Coleen Clare has worked with IWDA for over 10 years as President, Vice President, on Programs and as Acting Executive Director: currently she is providing support to IWDA on a range of program developments. Her background in development includes work in New Zealand, Australia, Western Samoa, Solomon Islands, Papua New Guinea, India, Maldives and Sri Lanka focusing on programs that empower girls and women in education, child welfare and economic empowerment. Coleen has had a long career as a teacher, psychologist, trainer, state and commonwealth public servant (focusing on work-life balance and stopping violence against women) and as the CEO of the Centre for Excellence in Child and Family Welfare. Coleen is a Churchill Scholar and has received awards for her work with girls and women in Australia and overseas. She is committed to working with diversity and is inspired by her work with Indigenous women and with partners from IWDA’s Asia Pacific programs. Her spare time is largely devoted to a large family and she recently celebrated the arrival of identical twin great-grand-daughters.
<p>Phil Clark is the Chair of Engineers Without Borders (EWB) Australia, a not-for-profit organisation with 10 years’ experience in creating systemic change through humanitarian engineering. Engineers Without Borders does this by working in partnership to address a lack of access to basic human needs such as clean water, sanitation and hygiene, energy and waste systems; educating and training Australian students, engineers and the wider community on issues including sustainable development and humanitarian engineering; and leading a movement of like-minded people with strong values and a passion for humanitarian engineering within Australia and overseas.</p>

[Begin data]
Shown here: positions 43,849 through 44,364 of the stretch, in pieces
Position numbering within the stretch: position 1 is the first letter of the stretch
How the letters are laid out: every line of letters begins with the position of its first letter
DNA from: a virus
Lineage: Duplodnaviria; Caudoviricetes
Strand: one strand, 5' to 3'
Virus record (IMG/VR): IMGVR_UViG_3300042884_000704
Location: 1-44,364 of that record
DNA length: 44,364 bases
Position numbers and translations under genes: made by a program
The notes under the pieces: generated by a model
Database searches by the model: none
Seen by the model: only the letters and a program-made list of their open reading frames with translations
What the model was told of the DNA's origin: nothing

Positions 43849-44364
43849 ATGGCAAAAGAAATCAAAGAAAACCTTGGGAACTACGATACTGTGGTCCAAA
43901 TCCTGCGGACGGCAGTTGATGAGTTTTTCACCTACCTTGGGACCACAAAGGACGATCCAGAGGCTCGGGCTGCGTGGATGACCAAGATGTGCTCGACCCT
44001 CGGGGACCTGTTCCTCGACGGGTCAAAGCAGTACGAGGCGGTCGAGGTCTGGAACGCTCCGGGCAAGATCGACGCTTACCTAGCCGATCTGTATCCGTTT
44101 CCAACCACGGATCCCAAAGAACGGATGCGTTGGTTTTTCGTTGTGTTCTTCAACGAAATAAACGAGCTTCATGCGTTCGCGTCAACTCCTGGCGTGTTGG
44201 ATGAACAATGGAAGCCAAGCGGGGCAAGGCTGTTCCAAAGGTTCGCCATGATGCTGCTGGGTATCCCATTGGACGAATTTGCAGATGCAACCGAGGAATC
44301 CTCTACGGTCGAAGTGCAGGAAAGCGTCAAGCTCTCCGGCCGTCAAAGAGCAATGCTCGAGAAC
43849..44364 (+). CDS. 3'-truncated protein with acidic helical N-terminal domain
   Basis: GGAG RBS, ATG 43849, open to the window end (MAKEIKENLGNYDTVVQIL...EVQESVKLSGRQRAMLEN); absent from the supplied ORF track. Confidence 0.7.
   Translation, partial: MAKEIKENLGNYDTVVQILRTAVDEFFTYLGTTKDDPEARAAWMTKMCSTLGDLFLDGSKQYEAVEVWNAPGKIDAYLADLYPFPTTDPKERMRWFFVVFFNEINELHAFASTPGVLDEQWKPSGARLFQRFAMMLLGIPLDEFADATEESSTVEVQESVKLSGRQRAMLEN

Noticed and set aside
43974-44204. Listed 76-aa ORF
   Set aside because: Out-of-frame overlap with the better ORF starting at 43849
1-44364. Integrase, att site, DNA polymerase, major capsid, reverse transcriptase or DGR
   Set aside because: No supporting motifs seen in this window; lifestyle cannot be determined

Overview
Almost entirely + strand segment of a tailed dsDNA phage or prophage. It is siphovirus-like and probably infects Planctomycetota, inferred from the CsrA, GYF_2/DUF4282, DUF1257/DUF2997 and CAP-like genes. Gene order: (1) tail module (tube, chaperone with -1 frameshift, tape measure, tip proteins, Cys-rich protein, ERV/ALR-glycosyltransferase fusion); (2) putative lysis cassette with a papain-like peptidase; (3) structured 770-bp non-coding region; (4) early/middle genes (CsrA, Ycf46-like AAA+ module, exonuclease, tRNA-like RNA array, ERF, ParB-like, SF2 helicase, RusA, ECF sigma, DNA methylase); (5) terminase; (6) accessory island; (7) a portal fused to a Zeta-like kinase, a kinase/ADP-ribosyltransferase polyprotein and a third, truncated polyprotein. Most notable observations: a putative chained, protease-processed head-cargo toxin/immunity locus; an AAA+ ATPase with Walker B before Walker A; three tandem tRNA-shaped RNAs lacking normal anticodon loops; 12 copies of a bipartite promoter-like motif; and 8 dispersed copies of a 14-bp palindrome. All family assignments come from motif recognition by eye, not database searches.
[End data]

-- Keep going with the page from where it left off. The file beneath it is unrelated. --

<p>Phil has 35 years global resources experience and has held the positions of Vice President Health, Safety, Environment & Community and Vice President Resource Development for BHP Billiton’s Coal group. He is a Mining Engineer, with a MBA and a Graduate of the Australian Institute of Company Directors. He has worked in developing countries and with communities in Africa, Asia and the Americas. Currently, he is undertaking a mixture of private consultancy work and pro bono activities.</p>
Professor Matthew Clarke is Head of the School of Humanities and Social Sciences at Deakin University. Professor Clarke has worked in the aid sector for twenty years. During that time he has worked for aid agencies and taught development studies at the post-graduate level. Professor Clarke has authored six books, including Development and Religion: Theology and Practice, edited another eight and written or presented over 100 book chapters, journal articles and conference papers. His research interests include religion and development, aid effectiveness, the Millenium Development Goals, and disabiilty in developing countries. Professor Clarke regularly undertakes evaluations of development projects for aid agencies.